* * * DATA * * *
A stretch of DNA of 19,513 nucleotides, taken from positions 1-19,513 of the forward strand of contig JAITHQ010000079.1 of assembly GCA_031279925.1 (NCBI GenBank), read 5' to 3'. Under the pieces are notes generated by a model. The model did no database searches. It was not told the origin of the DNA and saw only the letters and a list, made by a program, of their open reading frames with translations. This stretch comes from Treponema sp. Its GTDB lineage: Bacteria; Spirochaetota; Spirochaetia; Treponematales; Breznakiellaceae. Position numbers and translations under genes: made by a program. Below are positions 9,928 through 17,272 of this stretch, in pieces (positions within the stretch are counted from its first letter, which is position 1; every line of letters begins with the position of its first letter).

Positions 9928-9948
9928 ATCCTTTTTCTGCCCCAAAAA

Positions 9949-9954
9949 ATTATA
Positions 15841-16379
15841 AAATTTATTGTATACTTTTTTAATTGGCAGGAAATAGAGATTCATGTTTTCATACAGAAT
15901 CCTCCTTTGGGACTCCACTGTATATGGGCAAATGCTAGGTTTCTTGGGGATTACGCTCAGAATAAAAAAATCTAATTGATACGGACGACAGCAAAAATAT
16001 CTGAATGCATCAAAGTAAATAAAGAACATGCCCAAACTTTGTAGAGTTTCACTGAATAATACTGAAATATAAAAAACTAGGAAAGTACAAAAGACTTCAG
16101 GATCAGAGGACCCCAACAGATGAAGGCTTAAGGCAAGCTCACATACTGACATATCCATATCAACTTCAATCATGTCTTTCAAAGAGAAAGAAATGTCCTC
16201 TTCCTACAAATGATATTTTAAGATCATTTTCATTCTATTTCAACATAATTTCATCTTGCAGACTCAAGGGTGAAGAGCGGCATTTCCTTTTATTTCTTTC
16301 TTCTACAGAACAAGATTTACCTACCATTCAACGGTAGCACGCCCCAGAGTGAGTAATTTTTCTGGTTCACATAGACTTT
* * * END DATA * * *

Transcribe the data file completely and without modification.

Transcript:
A stretch of DNA of 19,513 nucleotides, taken from positions 1-19,513 of the forward strand of contig JAITHQ010000079.1 of assembly GCA_031279925.1 (NCBI GenBank), read 5' to 3'. Under the pieces are notes generated by a model. The model did no database searches. It was not told the origin of the DNA and saw only the letters and a list, made by a program, of their open reading frames with translations. This stretch comes from Treponema sp. Its GTDB lineage: Bacteria; Spirochaetota; Spirochaetia; Treponematales; Breznakiellaceae. Position numbers and translations under genes: made by a program. Below are positions 9,928 through 17,272 of this stretch, in pieces (positions within the stretch are counted from its first letter, which is position 1; every line of letters begins with the position of its first letter).

Positions 9928-9948
9928 ATCCTTTTTCTGCCCCAAAAA

Positions 9949-9954
9949 ATTATA
Positions 15841-16379
15841 AAATTTATTGTATACTTTTTTAATTGGCAGGAAATAGAGATTCATGTTTTCATACAGAAT
15901 CCTCCTTTGGGACTCCACTGTATATGGGCAAATGCTAGGTTTCTTGGGGATTACGCTCAGAATAAAAAAATCTAATTGATACGGACGACAGCAAAAATAT
16001 CTGAATGCATCAAAGTAAATAAAGAACATGCCCAAACTTTGTAGAGTTTCACTGAATAATACTGAAATATAAAAAACTAGGAAAGTACAAAAGACTTCAG
16101 GATCAGAGGACCCCAACAGATGAAGGCTTAAGGCAAGCTCACATACTGACATATCCATATCAACTTCAATCATGTCTTTCAAAGAGAAAGAAATGTCCTC
16201 TTCCTACAAATGATATTTTAAGATCATTTTCATTCTATTTCAACATAATTTCATCTTGCAGACTCAAGGGTGAAGAGCGGCATTTCCTTTTATTTCTTTC
16301 TTCTACAGAACAAGATTTACCTACCATTCAACGGTAGCACGCCCCAGAGTGAGTAATTTTTCTGGTTCACATAGACTTT